As another Yalie (okay, Drama School – only half counts), I have to agree with Glenn Reynolds’ skepticism about the vaunted NYT magazine cover story (or should I say hagiography?) of yesterday concerning the New Haven education of former Taliban spokesman Sayed Rahmatullah Hashem. Of course, spokesman is the right term because the mega-misogynist Taliban never had any spokespeople and never will. What was most disturbing to me about the Times’ piece about the Yale freshman was not the predictable mouthing off about Guantanamo, but the peculiar absence of the most obvious question. What in the hell right does this guy have to leave his wife and four and five year old children in Pakistan to go to Yale for four years? He wistfully complains that he misses them, but he could have done a thousand things to bring them with him or find an education elsewhere. His choice strikes me as the height of arrogant male chauvinism. Once a Taliban always a Taliban, it seems. Of course, that doesn’t fit in with the NYT narrative.
UPDATE: John Fund writes of the twenty-two year old Rahmatullah’s PR tour in early 2001:
But sometimes his humor really backfired. At a speech for the Atlantic Council, Mr. Rahmatullah was confronted by a woman in the audience who lifted the burkha she was wearing and chastised him for the Taliban’s infamous treatment of women. “You have imprisoned the women–it’s a horror, let me tell you,” she cried. Mr. Rahmatullah responded with a sneer: “I’m really sorry to your husband. He might have a very difficult time with you.”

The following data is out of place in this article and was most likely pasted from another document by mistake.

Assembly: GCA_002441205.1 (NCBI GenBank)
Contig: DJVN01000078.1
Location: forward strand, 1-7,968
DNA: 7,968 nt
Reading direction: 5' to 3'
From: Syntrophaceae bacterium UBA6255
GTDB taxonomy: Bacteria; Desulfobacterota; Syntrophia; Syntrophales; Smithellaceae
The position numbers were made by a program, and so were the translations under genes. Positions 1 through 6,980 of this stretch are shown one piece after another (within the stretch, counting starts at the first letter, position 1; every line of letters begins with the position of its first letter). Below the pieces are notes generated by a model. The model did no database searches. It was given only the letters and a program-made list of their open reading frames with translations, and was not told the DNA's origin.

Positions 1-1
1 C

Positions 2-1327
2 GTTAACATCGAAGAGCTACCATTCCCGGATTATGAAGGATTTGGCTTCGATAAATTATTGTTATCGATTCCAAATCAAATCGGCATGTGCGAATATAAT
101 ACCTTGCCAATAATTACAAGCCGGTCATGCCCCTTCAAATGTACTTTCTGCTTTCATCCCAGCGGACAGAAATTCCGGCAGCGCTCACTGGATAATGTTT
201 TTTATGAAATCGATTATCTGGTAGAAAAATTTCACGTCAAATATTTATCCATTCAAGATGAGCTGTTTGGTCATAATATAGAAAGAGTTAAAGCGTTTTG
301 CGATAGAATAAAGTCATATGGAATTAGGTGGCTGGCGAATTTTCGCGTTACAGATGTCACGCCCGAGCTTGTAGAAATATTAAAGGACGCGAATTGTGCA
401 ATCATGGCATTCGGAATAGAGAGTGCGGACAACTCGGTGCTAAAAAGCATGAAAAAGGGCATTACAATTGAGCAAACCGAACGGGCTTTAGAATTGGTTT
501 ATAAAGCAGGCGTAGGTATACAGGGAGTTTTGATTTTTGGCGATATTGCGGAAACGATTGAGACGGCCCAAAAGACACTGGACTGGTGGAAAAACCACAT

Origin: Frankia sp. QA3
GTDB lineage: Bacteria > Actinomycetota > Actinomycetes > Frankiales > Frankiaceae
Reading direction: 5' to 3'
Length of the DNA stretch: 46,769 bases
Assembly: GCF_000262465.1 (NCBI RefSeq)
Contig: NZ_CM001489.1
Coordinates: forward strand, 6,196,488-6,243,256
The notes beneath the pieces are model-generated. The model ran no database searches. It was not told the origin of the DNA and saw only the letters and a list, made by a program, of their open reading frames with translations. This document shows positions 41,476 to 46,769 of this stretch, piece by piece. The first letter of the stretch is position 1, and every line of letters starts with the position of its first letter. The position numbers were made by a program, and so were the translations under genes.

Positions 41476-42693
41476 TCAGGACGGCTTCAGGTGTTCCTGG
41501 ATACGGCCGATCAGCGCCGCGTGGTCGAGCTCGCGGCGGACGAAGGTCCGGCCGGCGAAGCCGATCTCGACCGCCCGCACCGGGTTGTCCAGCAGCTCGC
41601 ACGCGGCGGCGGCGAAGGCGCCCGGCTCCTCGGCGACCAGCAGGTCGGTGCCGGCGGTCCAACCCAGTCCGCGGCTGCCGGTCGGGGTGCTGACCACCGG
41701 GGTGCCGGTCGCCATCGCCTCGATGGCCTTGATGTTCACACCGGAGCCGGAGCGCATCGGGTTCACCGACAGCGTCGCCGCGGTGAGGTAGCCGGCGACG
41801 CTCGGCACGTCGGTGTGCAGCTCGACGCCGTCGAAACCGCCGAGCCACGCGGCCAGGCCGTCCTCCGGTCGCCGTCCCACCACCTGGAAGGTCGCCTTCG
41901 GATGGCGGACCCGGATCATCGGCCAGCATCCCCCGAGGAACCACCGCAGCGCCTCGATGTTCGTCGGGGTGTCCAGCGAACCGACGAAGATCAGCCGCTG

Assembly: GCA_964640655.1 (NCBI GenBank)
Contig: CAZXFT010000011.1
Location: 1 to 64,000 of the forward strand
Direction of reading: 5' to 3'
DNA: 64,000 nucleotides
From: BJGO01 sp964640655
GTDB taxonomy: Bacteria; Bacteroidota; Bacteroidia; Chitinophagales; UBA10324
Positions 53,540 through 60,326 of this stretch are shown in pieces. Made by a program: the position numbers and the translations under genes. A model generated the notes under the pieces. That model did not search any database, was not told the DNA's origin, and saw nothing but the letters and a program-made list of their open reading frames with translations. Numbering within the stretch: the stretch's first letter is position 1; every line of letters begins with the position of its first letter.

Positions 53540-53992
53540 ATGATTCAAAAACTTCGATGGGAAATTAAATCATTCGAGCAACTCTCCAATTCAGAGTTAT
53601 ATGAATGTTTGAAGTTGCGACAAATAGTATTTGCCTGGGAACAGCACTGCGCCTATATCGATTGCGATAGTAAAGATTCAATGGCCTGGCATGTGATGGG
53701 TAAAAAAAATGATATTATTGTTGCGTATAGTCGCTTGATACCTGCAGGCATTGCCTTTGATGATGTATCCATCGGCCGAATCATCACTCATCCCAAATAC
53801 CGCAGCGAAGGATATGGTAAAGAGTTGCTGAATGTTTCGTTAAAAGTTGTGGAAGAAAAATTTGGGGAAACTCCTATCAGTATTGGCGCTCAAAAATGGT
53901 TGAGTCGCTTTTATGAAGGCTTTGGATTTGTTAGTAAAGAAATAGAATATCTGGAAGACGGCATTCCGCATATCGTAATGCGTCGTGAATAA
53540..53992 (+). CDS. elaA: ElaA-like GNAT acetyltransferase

Later Fund concludes:
I don’t believe Mr. Rahmatullah had direct knowledge of the 9/11 plot, and I don’t think he has ever killed anyone. I can appreciate that he is trying to rebuild his life. But he willingly and cheerfully served an evil regime in a manner that would have made Goebbels proud. That he was 22 at the time is little of an excuse. There are many poor, bright students–American and foreign alike–who would jump at the opportunity to attend Yale. Why should Mr. Rahmatullah go to the line ahead of all of them? That’s a question Yale alumni should ask when their alma mater comes looking for contributions.